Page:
There used to be a common theory, amongst England football fan’s, that ‘if Ryan Gigg’s was English we’d have won a European or World Cup.’ This rather bold and flippant claim was based on the notion that it has always been the left side of England’s midfield that has been the major problem. Of course, if asked, most England fans would take ‘the new Giggs,’ Gareth Bale, if he was eligible for play for the three lions, but the left side of midfield is no longer England’s most problematic position. The nation has high hopes for the exciting Oxlade-Chamberlain to fulfil that role. In my eyes it is the central midfield births that really lack quality, and there seems to be no obvious solution on the horizon.
In the past England could boast about ‘World Class’ central midfielders such as Charlton, Peters, Robson, Hoddle, Gascoigne, Beckham (when he played there) and even Paul Ince. But the last truly great central midfielder to wear an England shirt was Manchester United’s Paul Scholes, and he hung up his tenacious, yet magical, international boots way back in 2004. Some of you by now may be showing signs of reddening in the face, about to erupt into an impassioned cry of, ‘what about Gerrard and Lampard?’
My response is simple, ‘what about them?’ I would be mentally disturbed if I was to deny their undoubted class domestically. As Premiership footballer’s they are both absolute legends, and at their peak would have walked into any top European club. Some of which would no doubt still be keen to gain their services as I write. As an international force, no matter how much you argue or delve frustratingly deep for positives, we have to admit that they have been a disappointment. Yes, on tediously rare occasions, they have shone individually for England but, as many national managers have tried and proven, they can’t play productively as a central midfield pair. That however is an overused and deathly tiring debate, besides I want to talk about now.
For arguments sake let’s just assume that Gerrard and Lampard are England’s ‘great centre midfielders.’ They are 32 and 34 respectively, both approaching the end of their careers and no longer showing the same form or gift at club level that earned them their huge reputations. What use are they going to be by the time we reach Brazil 2014? Spain is without question the best International team in the world at present. They are littered with a star studded midfield, including the likes of Xavi, Iniesta, Fabregas, Corzola, Busquets, Alonso, et al. Nobody can get near them, put simply it is there midfield that makes them so great.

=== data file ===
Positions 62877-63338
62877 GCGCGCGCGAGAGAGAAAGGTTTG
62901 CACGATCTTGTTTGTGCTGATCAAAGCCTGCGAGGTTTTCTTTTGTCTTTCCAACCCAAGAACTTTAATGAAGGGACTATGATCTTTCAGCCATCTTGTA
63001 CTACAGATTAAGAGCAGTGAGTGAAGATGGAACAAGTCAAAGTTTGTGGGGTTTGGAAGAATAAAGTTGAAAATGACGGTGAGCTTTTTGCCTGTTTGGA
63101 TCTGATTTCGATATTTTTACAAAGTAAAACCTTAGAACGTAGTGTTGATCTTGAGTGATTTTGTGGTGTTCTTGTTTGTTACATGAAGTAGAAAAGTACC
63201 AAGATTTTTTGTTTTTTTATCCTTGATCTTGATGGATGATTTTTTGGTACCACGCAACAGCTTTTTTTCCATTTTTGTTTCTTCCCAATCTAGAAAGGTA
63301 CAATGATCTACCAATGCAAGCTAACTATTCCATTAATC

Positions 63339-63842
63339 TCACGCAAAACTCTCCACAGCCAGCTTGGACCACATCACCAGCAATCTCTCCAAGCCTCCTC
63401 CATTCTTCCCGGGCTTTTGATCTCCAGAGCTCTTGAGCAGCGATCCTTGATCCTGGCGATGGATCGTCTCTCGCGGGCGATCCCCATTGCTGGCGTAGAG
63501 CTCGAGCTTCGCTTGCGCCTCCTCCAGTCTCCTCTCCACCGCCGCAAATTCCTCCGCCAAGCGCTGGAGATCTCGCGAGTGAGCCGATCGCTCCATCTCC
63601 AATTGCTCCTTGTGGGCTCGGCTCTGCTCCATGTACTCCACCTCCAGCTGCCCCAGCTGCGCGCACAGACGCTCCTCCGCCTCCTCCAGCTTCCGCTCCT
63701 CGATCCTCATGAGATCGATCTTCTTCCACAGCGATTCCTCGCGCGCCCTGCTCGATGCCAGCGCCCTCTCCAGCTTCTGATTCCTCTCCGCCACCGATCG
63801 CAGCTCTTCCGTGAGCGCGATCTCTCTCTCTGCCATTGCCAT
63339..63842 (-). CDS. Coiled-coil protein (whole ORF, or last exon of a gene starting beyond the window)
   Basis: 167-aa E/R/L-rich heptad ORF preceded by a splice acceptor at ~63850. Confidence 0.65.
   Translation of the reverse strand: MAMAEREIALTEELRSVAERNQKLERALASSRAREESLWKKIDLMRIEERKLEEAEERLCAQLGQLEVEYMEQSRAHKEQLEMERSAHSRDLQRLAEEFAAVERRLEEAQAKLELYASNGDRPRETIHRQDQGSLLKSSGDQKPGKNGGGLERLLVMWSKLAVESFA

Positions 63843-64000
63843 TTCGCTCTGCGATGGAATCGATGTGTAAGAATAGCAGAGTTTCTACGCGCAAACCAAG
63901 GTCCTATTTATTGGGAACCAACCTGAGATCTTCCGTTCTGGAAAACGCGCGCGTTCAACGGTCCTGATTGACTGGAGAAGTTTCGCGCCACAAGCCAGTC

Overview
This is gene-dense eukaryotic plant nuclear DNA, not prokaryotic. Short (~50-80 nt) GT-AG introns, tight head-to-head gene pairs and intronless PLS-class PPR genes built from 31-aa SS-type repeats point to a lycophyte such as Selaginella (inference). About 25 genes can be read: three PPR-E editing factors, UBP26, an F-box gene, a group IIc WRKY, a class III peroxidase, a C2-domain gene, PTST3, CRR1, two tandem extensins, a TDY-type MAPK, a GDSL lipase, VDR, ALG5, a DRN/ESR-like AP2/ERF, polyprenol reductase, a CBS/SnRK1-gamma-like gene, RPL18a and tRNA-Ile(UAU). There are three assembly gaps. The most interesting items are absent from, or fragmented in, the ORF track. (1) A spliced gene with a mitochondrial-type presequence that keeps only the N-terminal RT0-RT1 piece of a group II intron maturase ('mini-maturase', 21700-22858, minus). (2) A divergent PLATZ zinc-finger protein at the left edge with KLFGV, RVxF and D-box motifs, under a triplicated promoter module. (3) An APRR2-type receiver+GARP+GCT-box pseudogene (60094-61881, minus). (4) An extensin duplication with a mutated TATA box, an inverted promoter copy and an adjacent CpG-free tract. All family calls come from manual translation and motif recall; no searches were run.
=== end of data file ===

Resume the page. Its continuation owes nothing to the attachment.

Where are all England’s great midfielders? Ignoring Gerrard and Lampard, Barry is slow and past his best, Parker is injury prone and his international career started far too late, and Carrick is a nice passer of the ball but essentially average and aging. Worse still is the realisation that nobody of true quality is coming through either. Your face may be reddening again as you shout out, ‘Wilshere and Cleverley.’ Yes, Arsenal’s Jack Wilshere is an excellent prospect, that I have full confidence will be categorised as a ‘world class’ player, and Cleverley looks promising, if inexperienced, too. But they are both better suited to play in the ‘hole,’ rather than the more traditional central midfield role that I am talking about.
So who are the future candidates? The obvious thoughts are Jack Rodwell, Jordan Henderson and Phil Jones. To date Rodwell has shown no consistency, makes mistakes and is likely to waste away years of his talent competing for a regular starting place at Manchester City, just like Parker did at Chelsea. Henderson is quite simply terrible, Phil Jones is a quality player, but his problem is that nobody has decided what his best position is. Looking at the under 21 squad for inspiration simply makes me feel angry. The best central midfielders there appear to be Jason Lowe and Jonjo Shelvey, neither of which I hold particularly high hopes for.
Some may be optimistic that the FA’s new £100m St George’s Park coaching centre will stand us in good stead for the future, but little over a week since its official launch it seems that England has again fallen behind. German champions Borussia Dortmund have launched their latest state of the art training machine, ‘the Footbonaut,’ which aims to produce future Xavi’s and makes our coaching centre look like a Victorian relic.
At Times against Poland on Wednesday England were passed off the pitch. I have sickly concerns about England’s central midfield, now and in the future. The outstanding central midfielder in the Premiership at the moment, and still at a youthful age, is Joe Allen, but of course he is Welsh. Maybe in ten years time England fans will have a new common theory, ‘if Joe Allen was English we would have won a European or World Cup?’
Are there any hidden gems waiting to break through into England's midfield?
image: © Alfonso Jimenez